Guest Blog Post by Kerry Ayers Cain – Design Team Member
For Valentine’s Day a year ago, I took my mother to tea at the Rocky Mountain Quilt Museum. They were doing a presentation on crazy quilts, which has always been one of my favorite quilt forms. The presenter was offering classes in making a crazy quilt and I signed up as motivation to finally make one and get that off my to-do list. (Have you ever tried to motivate yourself this way?) Well the small wall-hanging quilt I started as part of the class is still a UFO, but the class was more than worth it for the a-ha moment I had when I discovered Valdani thread (Valdani threads are hand-dyed, colorfast threads in luscious colors, both solids and variegated, and a variety of thread weights, in cotton, silk, polyester, and rayon. They offer hand-sewing threads and yarns, as well as machine threads. They have something for every project.)
I have done embroidery of various kinds since I was a child and always used embroidery floss, separating it into as many strands as the directions say, hoping the floss would behave and wouldn’t separate or twist or knot or do any of the other things floss sometimes did. Then I took that crazy quilt class and the teacher suggested using Valdani thread to embroider. I tried it once and was hooked. Compared to floss it is so much easier to use and makes the hand stitching fun rather than being a chore (Valdani does offer a floss as well for those times when you really need it). The first big project I did with Valdani thread was as part of the first Blue Twig challenge when I used it in my Crazy Wedding Quilt (pictured below). I found I was never exasperated or frustrated with the way the thread behaved, even with all that hand stitching.
Over the past 18 months, I have built up a fairly large collection of Valdani thread (and really appreciative that I can get it so easily from Blue Twig Studio). It comes in a wide variety of colors and I particularly like the variegated colors, which offer a choice of either subtle or dramatic color changes in the variegation. I use Valdani in about 90% of my hand sewing, although there still is that occasional part of a project where floss is the better choice. Because the thread makes it so easy, I have found that I do more hand sewing in recent projects as you can see in the pictures below.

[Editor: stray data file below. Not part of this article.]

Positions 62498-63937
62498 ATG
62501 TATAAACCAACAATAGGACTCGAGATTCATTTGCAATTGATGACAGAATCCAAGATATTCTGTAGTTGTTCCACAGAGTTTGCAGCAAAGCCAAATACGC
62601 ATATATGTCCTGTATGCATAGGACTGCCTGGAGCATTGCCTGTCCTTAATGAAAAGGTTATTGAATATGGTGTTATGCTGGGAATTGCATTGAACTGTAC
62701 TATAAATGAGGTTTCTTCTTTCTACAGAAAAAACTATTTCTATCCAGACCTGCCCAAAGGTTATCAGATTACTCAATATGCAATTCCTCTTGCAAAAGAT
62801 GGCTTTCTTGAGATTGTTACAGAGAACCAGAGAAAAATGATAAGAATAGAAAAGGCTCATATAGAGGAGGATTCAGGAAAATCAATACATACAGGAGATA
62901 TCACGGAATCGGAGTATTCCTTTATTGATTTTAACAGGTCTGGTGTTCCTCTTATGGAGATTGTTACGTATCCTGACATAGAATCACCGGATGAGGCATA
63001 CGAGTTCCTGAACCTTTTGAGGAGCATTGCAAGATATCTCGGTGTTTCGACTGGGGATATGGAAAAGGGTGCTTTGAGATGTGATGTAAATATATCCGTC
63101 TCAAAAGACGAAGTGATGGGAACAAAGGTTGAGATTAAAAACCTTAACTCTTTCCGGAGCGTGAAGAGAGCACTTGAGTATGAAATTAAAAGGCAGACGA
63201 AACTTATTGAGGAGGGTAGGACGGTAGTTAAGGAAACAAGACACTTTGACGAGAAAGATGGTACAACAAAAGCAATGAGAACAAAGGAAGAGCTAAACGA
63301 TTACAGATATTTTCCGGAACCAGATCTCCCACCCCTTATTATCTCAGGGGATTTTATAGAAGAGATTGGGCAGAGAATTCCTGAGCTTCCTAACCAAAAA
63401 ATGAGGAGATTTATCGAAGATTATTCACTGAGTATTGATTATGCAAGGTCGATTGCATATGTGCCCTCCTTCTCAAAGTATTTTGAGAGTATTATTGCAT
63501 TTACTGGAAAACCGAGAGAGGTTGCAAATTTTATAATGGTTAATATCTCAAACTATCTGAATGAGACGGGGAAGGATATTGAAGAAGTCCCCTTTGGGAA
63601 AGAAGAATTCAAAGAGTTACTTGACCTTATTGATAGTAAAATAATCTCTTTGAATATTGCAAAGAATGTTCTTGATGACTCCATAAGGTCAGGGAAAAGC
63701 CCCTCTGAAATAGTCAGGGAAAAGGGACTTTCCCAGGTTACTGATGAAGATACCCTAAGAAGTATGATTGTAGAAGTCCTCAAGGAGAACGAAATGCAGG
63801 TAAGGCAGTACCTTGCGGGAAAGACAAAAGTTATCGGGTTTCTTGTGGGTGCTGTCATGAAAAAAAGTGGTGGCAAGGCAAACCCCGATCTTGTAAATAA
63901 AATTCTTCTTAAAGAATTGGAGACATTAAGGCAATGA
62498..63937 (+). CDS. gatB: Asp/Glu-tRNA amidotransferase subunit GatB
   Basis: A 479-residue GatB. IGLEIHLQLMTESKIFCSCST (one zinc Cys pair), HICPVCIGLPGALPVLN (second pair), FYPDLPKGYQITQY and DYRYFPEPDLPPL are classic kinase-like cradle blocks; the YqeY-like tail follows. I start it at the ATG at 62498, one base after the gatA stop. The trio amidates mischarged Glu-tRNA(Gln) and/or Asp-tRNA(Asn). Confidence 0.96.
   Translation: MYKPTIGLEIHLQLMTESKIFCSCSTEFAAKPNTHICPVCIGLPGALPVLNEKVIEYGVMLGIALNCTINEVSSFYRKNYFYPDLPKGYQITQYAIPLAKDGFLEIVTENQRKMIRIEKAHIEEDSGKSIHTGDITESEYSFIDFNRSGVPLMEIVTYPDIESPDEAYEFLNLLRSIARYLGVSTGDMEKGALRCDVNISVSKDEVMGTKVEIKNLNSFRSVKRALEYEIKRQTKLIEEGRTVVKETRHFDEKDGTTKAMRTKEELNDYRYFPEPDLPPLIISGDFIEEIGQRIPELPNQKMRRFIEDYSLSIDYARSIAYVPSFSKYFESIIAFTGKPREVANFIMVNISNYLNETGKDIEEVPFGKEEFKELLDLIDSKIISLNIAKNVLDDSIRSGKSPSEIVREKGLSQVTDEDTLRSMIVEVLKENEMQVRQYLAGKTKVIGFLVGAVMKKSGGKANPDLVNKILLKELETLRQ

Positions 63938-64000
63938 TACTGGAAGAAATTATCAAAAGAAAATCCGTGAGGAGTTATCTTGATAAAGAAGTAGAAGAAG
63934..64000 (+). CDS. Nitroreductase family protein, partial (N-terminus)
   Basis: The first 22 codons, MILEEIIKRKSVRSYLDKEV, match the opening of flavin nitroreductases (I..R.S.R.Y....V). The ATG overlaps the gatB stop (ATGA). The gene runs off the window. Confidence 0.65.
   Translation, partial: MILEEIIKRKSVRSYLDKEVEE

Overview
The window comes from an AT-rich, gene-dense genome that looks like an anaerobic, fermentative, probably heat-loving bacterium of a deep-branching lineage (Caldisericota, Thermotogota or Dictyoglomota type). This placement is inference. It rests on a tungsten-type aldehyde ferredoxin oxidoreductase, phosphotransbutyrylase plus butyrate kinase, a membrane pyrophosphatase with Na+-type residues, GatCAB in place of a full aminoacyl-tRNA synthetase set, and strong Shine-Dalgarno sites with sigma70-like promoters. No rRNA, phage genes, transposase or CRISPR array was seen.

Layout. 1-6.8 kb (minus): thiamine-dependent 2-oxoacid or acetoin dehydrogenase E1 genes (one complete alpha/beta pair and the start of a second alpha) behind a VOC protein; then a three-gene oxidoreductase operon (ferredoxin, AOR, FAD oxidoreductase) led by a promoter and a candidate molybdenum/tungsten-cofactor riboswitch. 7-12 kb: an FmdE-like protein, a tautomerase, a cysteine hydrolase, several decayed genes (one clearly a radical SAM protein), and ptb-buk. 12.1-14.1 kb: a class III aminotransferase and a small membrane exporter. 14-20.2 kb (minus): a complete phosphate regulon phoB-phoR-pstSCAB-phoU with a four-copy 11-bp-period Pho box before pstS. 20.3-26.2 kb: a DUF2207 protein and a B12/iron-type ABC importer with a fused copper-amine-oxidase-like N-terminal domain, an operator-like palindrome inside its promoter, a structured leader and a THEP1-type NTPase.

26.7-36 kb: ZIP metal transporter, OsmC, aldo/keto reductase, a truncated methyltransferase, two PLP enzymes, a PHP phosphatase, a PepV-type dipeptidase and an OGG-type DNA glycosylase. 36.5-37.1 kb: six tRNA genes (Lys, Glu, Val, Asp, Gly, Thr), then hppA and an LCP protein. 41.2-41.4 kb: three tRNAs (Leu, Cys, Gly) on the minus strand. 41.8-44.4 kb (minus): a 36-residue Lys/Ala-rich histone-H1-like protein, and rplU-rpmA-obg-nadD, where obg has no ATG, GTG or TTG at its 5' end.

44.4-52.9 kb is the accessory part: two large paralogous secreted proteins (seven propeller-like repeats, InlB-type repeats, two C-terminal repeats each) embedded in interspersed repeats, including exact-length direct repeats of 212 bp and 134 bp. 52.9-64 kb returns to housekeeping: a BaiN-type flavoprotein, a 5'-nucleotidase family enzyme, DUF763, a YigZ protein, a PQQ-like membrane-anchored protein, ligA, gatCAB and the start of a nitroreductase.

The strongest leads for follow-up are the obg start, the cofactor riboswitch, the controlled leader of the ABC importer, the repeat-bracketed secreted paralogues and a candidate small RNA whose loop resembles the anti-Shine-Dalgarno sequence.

In the first project I copied pictographs onto fabric, using primarily the Green Mask pictographs from Sheiks Canyon, Utah. I then hand stitched and beaded over the copy.
The second project is part of another challenge called “Along the Trail.” The challenge specified the size of the quilt and the use of a given piece of fabric as a “trail” across that quilt, but everything else was left up to me. I designed and stitched a scenic piece in the style of Judith Baker Montano.
Finally, I have recently used the thread in a wool “block of the month” piece that used some of the basic hand stitches such as the buttonhole stitch, featherstitch and backstitch.
The next time you are considering a hand-stitching project, do yourself a favor and try some Valdani thread.
PS from Deb – These photos don’t do the work justice. It is really hard to see the details from hand stitching in a photo. It is so much more impressive when seen in person. And Kerry does amazing work!
I also want to let you know that if you are looking for a particular color or type of Valdani thread, I can order it for you. Since Valdani is out of Canada, it is often hard to find, but I am happy to order the colors or weights that you need for your project.
Blue Twig Studio – 5965 Whiskey River Dr – Colorado Springs, CO 80923 – USA
- Introducing Kerry Ayers Cain (bluetwigstudio.wordpress.com)